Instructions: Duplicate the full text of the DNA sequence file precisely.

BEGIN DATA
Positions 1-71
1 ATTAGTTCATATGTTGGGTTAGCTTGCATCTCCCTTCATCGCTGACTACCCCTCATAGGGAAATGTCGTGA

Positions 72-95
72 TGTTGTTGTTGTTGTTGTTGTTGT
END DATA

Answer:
Positions 1-71
1 ATTAGTTCATATGTTGGGTTAGCTTGCATCTCCCTTCATCGCTGACTACCCCTCATAGGGAAATGTCGTGA

Positions 72-95
72 TGTTGTTGTTGTTGTTGTTGTTGT